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New poll finds Americans want more solar power development


The weather has been a little weird lately, and the ever-changing skies have people calling for sun - not just so they can enjoy the warmth. A new poll shows that Americans want more emphasis on producing domestic solar power.

A recent Gallup poll sampled 1,022 people by region and party identification and found that 76% of Americans want the United States to increase solar power production.  Wind (71%) and natural gas (65%) were also popular among the people polled. Less popular was the production of oil (46%), nuclear power (37%), and coal (31%).

By party, solar power was the most popular among Democrats and Independents. 68% of Republicans supported greater emphasis on solar production, behind more popular choices of natural gas and oil. The greatest divide among the parties was the future development of oil - 79% of Republicans supported it, compared to 29% of Democrats.

Regionally, solar power development was the the top choice or tied for the top across the country. Survey participants in the Midwest ranked both solar and wind as the top preferences for domestic energy production. Solar power, wind, and natural gas were the three most popular choices for energy development across the country. The southern region was more supportive of traditional energy sources such as oil and coal. 

According to Gallup:

“Americans overall and across political and socioeconomic groups generally are most likely to call for more emphasis on solar and wind power -- but these potential future sources of energy have a long way to go in terms of technology and affordability before they can significantly affect overall U.S. domestic energy production. On the other hand, Americans are sharply divided politically over achieving greater domestic energy production using more traditional energy sources such as oil, coal, and nuclear power.”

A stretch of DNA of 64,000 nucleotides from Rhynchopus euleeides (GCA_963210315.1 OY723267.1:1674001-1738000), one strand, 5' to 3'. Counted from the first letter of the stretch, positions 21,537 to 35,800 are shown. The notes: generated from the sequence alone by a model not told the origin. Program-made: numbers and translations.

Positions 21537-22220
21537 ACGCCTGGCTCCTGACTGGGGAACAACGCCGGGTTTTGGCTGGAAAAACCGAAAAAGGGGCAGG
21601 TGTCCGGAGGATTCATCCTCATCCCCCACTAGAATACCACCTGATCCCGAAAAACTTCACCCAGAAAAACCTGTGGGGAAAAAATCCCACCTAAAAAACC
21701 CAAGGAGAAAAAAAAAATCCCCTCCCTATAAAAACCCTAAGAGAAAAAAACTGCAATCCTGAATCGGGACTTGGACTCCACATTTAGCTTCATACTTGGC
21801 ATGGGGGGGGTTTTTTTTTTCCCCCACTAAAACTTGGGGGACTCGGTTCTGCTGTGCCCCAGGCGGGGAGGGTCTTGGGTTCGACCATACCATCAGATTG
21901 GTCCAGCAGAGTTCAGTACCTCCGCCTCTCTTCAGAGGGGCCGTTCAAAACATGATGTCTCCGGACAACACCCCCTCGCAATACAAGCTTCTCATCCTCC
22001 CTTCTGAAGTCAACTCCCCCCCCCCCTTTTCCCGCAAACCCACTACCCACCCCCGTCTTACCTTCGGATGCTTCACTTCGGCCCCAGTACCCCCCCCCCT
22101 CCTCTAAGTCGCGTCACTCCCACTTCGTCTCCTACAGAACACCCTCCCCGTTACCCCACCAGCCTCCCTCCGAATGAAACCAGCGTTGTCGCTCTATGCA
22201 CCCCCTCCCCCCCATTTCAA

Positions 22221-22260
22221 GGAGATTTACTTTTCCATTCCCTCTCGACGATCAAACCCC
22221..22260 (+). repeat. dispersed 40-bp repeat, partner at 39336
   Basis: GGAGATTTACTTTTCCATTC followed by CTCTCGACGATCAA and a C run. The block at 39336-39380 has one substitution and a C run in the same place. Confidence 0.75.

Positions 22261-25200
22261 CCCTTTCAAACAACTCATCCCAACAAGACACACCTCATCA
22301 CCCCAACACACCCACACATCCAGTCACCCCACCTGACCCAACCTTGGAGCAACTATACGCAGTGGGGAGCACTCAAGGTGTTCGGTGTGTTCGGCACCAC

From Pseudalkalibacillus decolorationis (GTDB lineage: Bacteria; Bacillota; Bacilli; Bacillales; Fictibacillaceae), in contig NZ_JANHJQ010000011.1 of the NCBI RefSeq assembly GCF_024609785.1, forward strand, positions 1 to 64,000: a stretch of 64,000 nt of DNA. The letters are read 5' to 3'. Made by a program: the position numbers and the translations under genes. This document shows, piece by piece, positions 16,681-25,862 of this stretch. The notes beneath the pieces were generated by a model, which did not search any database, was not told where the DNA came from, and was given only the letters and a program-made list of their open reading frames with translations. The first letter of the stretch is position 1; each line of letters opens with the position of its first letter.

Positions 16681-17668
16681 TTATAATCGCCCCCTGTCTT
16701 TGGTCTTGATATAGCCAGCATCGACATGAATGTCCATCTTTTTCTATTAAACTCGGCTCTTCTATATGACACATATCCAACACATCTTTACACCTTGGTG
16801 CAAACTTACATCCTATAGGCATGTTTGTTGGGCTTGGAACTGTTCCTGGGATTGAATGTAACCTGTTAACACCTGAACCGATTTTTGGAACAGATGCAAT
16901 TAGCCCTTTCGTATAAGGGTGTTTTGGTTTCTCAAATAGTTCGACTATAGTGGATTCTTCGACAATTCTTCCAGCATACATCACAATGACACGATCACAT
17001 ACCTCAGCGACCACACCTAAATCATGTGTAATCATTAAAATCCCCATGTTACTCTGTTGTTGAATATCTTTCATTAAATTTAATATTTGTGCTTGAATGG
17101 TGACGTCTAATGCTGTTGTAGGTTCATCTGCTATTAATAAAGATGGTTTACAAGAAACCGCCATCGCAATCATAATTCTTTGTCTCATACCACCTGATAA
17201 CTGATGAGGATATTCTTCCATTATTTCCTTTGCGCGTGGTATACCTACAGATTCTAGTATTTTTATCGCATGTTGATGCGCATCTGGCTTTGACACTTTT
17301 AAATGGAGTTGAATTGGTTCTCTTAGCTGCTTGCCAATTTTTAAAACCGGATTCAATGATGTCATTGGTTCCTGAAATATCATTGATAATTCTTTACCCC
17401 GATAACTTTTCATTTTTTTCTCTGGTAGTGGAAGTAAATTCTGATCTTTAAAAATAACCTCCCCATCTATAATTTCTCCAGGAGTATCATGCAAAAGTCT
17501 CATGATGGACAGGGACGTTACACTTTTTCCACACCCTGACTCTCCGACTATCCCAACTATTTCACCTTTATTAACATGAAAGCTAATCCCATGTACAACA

Public acceptance of global warming on the rise

A new survey published by the Center for Local, State, and Urban Policy at the Gerald R. Ford School of Public Policy at the University of Michigan and the Institute of Public Opinion at Muhlenberg College found public acceptance of global warming is the highest it has ever been at 67%  since its peak at 72% in 2008. Numbers dipped as low as 52% in 2010. 

Two out of three Americans surveyed believe that the planet has warmed over the past four decades, and more Americans attribute global warming to human activity than ever before in the history of the survey.  The report notes that a greater belief in global warming coupled with a recognition of the impact of anthropogenic activity “marks an important development in terms of public opinion on this issue.”

-Rebecca Guerriero, Michigan Radio Newsroom